Any research paper or report, regardless of discipline, uses a similar format. The reason for this is that it allows readers to know exactly where to find the information they are looking for within the document. These format rules apply to a research proposal, a thesis and other research reports.

One of the major sections of any report will be the introduction. Within any sound introduction there will exist several sections. Their names may vary, but they will generally provide the same information:

• Introduction – Background to your research topic, provides content and focus.
• Statement of the Problem or Research Purpose or Focus. Eg: A statement of what is the problem.
• Purpose / Research Aim – Why you are doing this study. Eg: The object of this research is to …….
• Significance – Why this is important, to whom is it important and what will be the benefits of the study?
• Research questions / hypothesis. Eg: Is there a significant relationship between x and y?

The purpose of this lesson is to learn to construct a problem statement and in doing so, also gather information that would be suitable for the introduction and other sections.

Although the problem statement in itself may only be a few sentences supported by a few paragraphs of extra information, it is one of the most important parts of the introduction because it provides the context for the research you are undertaking; it sets the scope of the research and will also generate research questions. In short it will justify the need for your study.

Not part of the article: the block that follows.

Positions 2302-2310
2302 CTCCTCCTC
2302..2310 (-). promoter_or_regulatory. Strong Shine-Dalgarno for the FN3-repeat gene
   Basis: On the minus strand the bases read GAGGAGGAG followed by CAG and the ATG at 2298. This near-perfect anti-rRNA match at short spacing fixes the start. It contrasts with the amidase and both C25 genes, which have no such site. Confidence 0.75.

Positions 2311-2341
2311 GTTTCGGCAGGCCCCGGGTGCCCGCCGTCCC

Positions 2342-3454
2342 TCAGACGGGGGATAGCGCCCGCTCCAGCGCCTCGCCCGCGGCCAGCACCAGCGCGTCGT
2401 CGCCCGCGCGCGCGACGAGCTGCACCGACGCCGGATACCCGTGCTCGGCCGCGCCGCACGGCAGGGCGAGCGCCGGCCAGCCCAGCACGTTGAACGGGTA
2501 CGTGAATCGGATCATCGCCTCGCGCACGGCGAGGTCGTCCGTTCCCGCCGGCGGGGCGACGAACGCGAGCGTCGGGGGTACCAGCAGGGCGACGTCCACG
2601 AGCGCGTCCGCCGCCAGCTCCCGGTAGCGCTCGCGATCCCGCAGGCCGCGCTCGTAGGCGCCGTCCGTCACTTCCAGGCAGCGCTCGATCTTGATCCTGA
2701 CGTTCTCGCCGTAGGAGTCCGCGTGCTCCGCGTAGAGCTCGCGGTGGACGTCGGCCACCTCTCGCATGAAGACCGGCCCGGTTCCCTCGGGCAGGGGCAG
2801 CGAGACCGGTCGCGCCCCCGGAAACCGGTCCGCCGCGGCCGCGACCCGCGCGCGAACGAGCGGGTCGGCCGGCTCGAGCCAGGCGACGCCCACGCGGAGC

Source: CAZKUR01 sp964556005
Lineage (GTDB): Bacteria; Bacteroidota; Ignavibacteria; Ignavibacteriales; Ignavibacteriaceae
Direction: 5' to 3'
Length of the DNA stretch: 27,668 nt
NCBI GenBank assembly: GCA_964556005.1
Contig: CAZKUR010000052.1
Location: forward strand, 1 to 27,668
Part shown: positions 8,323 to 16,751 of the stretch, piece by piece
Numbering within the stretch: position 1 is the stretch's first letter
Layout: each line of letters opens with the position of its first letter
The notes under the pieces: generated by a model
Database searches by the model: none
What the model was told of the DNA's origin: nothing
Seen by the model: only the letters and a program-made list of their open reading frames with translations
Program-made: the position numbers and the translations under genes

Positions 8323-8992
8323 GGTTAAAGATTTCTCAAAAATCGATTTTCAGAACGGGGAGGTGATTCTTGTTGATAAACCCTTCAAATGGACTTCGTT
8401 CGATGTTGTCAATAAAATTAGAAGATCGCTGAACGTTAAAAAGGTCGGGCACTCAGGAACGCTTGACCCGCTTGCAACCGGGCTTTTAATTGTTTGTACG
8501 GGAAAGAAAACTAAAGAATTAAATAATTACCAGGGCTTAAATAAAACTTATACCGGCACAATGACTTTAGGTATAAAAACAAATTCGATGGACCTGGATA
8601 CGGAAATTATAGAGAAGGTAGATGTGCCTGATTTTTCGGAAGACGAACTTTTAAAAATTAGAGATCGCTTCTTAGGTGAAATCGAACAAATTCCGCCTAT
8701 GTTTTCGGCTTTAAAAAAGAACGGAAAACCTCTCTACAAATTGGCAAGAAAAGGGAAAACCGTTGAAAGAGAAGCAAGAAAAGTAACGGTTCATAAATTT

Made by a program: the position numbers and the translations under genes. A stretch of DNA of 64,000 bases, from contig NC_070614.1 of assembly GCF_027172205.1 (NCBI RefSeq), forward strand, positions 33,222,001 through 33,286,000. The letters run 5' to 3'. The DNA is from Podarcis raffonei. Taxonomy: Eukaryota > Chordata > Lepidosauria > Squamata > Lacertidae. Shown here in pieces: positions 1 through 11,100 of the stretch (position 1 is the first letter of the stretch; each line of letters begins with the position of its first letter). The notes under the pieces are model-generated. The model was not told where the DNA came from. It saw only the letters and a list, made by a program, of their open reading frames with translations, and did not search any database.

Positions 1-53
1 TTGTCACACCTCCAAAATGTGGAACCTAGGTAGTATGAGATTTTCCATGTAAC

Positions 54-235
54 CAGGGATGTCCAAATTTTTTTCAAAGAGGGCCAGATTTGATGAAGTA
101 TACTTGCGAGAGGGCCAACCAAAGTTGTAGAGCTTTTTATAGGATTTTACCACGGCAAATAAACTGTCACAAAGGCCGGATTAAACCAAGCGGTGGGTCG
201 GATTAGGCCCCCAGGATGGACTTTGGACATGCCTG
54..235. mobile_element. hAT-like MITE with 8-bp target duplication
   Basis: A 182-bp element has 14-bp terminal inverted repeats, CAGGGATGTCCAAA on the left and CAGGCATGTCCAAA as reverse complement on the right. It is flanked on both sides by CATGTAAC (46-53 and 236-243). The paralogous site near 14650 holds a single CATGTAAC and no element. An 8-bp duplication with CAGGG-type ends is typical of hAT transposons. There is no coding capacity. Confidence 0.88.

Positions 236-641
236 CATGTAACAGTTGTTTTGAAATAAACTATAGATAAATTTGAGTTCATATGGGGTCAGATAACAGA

A problem statement is not how to do something, nor is it a question in itself. It is not vague or indirect. It is a clear, structured statement on the purpose and rationale study. It can also be very difficult to write well.

The problem statement will need to establish the problem and its factors that give rise to the problem, it will need to put it in context of its field, and it will need to justify why it is worth researching the problem.

Selecting a topic/research problem

Before you start to think about writing a problem statement, thought and time need to be given to actually selecting a problem to research. It is worth investing in this step carefully as it rest of your research will ride on selecting a problem that is interesting, relevant and manageable.

Define what interests you: although this sounds deceptively simple, it is important to find a topic that you consider interesting and worthy of spending time on, especially if you are considering a long term research project. This is very important in terms of motivation to continue with your research. Generally students will decide on a topic that they are already familiar with either from general interest or previous studies. Thus they can build on an already solid foundation. For example your passion may be marine mammals.

Refine your interests: You need to narrow down the focus to one aspect of your topic. You may not always have the latitude to select your own research topic, it may in some institutions be decided for you to fit in with research funding and other administrative concerns. For example: you may decide to focus on Southern Right Whales in particular. This is still to general a topic for research so you will have to narrow your focus further still.